It is historical fact that Jesus Christ has been on the earth and is easily documented; just look at our calendar. But the issue is believing who He really is. He is the Christ, the promised One from God.
Let’s look even deeper into that very thing. He declares that He is one with God and tells Philip, “He who has seen Me has seen the Father” (John 14:9b).
Now, look at Paul’s description of the Father to those philosophers at Mars Hill in Athens. He was identifying their “unknown god,” which was the label on one of their idols:
“Therefore, the One whom you worship without knowing, Him I proclaim to you: God, who made the world and everything in it, since He is Lord of heaven and earth, does not dwell in temples made with hands. Nor is He worshiped with men’s hands, as though He needed anything, since He gives to all life, breath, and all things.
“And He has made from one blood every nation of men to dwell on all the face of the earth, and has determined their pre-appointed times and the boundaries of their dwellings, so that they should seek the Lord, in the hope that they might grope for Him and find Him, though He is not far from each one of us; for in Him we live and move and have our being, as also some of your own poets have said, ‘For we are also His offspring.’
“Therefore, since we are the offspring of God, we ought not to think that the Divine Nature is like gold or silver or stone, something shaped by art and man’s devising. Truly, these times of ignorance God overlooked, but now commands all men everywhere to repent, because He has appointed a day on which He will judge the world in righteousness by the Man whom He has ordained. He has given assurance of this to all by raising Him from the dead” (Acts 17:23b-31).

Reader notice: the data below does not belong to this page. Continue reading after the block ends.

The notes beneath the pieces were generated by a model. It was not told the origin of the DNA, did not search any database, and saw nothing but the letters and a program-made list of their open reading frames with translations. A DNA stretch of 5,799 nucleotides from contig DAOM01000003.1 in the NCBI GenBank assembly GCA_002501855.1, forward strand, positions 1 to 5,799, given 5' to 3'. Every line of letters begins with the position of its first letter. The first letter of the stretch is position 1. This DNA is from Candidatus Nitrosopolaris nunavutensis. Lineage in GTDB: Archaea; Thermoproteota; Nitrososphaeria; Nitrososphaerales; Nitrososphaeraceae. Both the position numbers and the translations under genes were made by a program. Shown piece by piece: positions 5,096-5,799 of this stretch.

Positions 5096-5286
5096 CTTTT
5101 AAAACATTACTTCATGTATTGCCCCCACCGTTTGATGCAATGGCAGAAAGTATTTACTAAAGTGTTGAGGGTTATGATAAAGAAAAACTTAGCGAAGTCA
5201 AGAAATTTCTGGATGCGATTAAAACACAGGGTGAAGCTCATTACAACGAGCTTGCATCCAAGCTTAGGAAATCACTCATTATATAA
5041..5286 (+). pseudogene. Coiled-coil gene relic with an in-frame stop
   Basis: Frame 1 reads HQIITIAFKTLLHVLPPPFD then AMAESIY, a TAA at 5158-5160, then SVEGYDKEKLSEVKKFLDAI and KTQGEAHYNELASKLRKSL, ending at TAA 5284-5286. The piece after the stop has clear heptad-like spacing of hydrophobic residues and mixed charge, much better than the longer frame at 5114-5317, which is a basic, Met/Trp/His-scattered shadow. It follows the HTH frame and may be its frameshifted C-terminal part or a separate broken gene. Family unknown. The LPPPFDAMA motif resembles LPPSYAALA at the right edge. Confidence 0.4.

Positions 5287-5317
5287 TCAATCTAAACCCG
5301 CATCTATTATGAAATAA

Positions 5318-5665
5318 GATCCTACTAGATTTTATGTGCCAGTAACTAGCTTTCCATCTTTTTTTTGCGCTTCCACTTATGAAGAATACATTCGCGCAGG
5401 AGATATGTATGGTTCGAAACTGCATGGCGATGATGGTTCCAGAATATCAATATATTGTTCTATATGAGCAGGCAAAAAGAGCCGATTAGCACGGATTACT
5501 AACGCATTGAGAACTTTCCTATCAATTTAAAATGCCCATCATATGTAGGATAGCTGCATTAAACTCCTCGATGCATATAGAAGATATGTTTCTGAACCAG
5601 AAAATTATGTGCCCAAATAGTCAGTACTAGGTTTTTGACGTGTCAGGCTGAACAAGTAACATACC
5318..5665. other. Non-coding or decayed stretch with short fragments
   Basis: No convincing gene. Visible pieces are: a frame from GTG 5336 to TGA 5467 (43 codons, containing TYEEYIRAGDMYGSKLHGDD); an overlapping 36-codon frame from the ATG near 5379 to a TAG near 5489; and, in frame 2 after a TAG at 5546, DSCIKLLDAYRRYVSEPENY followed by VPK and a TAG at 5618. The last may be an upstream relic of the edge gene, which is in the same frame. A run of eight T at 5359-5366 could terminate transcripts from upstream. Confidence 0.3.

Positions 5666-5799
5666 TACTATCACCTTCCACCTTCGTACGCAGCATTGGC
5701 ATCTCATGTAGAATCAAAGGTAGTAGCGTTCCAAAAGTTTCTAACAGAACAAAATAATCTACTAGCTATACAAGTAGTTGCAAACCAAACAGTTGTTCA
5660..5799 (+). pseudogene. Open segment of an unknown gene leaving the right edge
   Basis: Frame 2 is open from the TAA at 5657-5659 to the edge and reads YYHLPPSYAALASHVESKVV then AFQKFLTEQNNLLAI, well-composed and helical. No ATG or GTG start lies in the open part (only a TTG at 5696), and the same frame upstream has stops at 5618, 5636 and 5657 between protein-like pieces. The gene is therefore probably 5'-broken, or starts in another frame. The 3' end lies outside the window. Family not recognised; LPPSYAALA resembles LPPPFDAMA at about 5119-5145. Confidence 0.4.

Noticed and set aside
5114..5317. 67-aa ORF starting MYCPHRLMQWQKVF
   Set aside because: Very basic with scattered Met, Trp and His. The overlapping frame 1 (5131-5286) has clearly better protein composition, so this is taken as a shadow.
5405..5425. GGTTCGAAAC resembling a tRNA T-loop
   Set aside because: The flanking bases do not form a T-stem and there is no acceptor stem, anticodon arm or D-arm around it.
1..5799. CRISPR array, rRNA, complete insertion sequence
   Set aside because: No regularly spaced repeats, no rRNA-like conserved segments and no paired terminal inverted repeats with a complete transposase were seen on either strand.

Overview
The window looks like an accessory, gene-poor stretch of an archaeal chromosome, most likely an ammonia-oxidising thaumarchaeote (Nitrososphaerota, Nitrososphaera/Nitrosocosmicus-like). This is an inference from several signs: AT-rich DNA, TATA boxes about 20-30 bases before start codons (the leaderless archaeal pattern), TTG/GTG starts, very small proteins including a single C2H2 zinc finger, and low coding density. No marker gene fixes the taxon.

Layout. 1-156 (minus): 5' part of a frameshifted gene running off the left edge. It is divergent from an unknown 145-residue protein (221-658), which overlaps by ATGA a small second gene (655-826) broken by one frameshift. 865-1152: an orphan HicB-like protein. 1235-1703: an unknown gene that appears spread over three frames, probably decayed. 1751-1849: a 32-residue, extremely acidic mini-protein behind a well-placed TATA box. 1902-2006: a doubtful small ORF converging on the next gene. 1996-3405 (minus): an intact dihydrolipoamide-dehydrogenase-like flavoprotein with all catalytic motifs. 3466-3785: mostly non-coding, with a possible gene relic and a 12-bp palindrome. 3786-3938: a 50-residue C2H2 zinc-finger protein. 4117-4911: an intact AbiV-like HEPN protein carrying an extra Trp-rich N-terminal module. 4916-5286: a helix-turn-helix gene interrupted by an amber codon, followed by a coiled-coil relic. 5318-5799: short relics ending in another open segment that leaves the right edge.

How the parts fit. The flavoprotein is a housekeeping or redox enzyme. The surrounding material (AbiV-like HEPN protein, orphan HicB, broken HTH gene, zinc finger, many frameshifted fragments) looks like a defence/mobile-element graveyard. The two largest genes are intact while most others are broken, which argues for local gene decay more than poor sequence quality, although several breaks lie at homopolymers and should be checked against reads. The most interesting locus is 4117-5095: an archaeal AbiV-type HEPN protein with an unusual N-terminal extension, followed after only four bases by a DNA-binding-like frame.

It is a long quotation that is filled with the knowledge of God. Think of that description of God, “In Him we live and move and have our being.” It leads us to another revelation about this God. Look what the psalmist David wrote of Him in Psalm 139. He is all-knowing, ever-present, and all-powerful:
“O Lord, You have searched me and known me. You know my sitting down and my rising up; You understand my thought afar off. You comprehend my path and my lying down and are acquainted with all my ways. For there is not a word on my tongue, but behold, O Lord, You know it altogether. You have hedged me behind and before and laid Your hand upon me. Such knowledge is too wonderful for me. It is high, I cannot attain it” (Psalm 139:1-6).
This penetrating knowledge of a person is beyond our imagination. This God is truly God! May we carefully guard our thoughts, for purity is one of His attributes.